I had a very negative reaction to Mark Thoma's criticism on the article that claims that those who don't know economics shouldn't blog about them. My reaction was based not so much on the fact that I agreed with the author or that I disagreed with Mark but on the shrillness of the post. (Thankfully, I didn't read what Brad Delong had to say. Compared to Mark, Rajiv Sethi was a relief.)
I also reacted to Mark's defense of Krugman:
Paul Krugman does take one-side positions based upon his reading of the academic literature, some of which he helped to create. But he has qualified things on his blog. He has explained when, for example, monetary and fiscal policy should have large or small effects, he's linked to the appropriate research, and so on. Somebody has to explain these things to the public, and do so in a way that highlights the essential elements while leaving everything else aside, and Paul Krugman is a master at this. Krugman and others, myself included, do pass along their digested views of the academic literature in a simple, readable form. We also point to non-professionals when we think they have something worthwhile to say. What's wrong with that? (To me, this whole essay reads like it was driven by a touch of Krugman-DeLong Derangement Syndrome).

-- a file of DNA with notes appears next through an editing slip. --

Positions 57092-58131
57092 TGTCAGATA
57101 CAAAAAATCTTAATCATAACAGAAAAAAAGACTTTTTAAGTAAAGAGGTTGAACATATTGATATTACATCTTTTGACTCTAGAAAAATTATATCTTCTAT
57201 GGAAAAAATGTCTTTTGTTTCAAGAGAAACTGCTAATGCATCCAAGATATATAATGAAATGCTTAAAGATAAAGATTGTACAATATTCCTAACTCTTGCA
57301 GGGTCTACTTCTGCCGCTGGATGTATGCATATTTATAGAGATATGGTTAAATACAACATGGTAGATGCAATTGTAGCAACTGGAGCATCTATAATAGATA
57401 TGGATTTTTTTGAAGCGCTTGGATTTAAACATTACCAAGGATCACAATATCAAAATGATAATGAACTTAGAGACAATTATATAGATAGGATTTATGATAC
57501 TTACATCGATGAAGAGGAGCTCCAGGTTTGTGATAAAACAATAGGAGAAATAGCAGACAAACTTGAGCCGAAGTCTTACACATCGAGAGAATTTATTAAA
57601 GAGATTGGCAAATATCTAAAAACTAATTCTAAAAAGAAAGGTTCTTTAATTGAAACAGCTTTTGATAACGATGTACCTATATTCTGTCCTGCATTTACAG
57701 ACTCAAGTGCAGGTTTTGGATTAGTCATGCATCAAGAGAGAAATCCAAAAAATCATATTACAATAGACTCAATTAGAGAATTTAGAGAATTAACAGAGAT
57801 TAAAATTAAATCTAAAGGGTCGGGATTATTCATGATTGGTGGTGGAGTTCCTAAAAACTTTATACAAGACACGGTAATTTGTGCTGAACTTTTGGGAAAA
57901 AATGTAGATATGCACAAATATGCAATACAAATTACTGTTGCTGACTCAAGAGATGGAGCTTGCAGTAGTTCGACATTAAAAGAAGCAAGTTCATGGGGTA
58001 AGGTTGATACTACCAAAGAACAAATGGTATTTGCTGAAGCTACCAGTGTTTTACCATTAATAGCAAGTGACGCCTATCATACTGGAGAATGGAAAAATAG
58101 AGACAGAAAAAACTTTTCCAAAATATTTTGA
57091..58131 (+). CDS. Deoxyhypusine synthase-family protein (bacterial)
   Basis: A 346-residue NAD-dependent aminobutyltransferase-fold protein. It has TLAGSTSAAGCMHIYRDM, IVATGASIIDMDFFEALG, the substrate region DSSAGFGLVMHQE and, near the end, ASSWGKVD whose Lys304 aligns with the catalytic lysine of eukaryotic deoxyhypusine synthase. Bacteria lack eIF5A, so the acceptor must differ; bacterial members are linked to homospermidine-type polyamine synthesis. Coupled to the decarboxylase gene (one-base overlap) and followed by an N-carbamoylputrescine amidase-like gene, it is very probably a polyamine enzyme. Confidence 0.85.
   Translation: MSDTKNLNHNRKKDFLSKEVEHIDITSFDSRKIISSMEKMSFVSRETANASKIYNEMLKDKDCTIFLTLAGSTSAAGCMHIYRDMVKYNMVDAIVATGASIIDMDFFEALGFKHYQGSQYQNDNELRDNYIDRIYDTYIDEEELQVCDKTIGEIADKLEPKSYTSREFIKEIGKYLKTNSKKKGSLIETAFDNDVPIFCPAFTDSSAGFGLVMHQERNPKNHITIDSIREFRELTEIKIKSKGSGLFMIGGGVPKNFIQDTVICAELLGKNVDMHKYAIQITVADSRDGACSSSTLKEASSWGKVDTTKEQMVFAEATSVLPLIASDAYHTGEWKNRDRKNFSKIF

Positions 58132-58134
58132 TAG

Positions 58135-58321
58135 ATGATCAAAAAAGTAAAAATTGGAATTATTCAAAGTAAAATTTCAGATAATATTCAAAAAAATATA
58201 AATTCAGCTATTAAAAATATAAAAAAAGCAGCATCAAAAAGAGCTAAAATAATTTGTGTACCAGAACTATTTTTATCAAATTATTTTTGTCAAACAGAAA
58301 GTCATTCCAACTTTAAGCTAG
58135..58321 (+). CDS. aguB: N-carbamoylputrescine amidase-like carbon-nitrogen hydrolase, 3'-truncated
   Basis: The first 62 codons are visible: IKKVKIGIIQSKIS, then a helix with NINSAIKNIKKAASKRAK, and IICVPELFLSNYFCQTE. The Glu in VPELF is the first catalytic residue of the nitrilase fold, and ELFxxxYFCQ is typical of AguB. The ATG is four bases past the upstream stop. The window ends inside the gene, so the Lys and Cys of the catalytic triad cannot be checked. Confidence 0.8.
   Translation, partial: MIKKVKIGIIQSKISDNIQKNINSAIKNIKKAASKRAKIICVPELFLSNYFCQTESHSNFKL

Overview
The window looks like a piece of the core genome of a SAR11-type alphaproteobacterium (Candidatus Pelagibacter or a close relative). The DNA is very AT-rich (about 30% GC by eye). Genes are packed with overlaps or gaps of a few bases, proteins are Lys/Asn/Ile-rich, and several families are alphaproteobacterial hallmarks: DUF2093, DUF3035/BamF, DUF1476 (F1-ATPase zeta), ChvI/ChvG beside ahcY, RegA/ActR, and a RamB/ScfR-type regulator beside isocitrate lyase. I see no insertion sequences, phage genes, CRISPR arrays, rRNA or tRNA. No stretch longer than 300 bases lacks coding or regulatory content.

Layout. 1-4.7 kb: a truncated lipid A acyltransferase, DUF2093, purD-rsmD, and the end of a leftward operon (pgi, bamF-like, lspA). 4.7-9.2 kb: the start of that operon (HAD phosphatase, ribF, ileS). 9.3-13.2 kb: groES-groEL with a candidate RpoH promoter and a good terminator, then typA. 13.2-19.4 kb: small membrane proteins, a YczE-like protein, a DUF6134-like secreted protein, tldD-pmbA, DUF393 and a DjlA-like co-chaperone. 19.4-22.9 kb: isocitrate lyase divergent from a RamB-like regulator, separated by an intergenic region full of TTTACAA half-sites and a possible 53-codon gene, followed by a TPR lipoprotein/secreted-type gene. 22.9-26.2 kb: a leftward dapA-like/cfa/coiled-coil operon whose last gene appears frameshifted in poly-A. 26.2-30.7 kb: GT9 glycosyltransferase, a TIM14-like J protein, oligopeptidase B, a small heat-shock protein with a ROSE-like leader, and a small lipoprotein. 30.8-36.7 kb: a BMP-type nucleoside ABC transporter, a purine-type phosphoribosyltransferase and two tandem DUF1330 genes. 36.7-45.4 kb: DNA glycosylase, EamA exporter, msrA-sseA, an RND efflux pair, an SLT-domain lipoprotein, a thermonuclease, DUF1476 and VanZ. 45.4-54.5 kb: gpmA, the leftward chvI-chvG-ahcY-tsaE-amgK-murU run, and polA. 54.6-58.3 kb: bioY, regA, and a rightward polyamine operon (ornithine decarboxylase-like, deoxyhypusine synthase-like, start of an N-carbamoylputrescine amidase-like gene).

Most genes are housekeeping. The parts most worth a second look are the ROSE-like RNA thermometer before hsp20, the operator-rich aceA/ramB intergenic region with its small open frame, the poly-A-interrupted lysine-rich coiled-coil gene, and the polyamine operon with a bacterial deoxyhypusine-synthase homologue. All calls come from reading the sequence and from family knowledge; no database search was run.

I can't put my finger on it except to note that perhaps I too have been infected with the Krugman-DeLong Derangement Syndrome. I dislike that DeLong claims to have weighed all the evidence and that fiscal policy is the only play left. I also dislike the fact that while Krugman can be biased and does occassionally say so, the strength of his convictions can drown out opposing points of view in his 'digested views of academic literature' (I suppose this goes for other bloggers as well). To me, economics bloggers (especially the more influential ones) are walking a fine line between conveying different academic opinions and being 'policy entrepreneurs' that Krugman so despises in Peddling Prosperity.
One thing that seems to be common for all bloggers (including this) is that in the end, it is not the evidence or the models that will sway opinion. To paraphrase McCloskey, its the rhetoric that matters (and models and evidence are all part of the rhetoric). We are not always arguing from evidence but from the strength of our convictions - or for lack of a better word, our faith.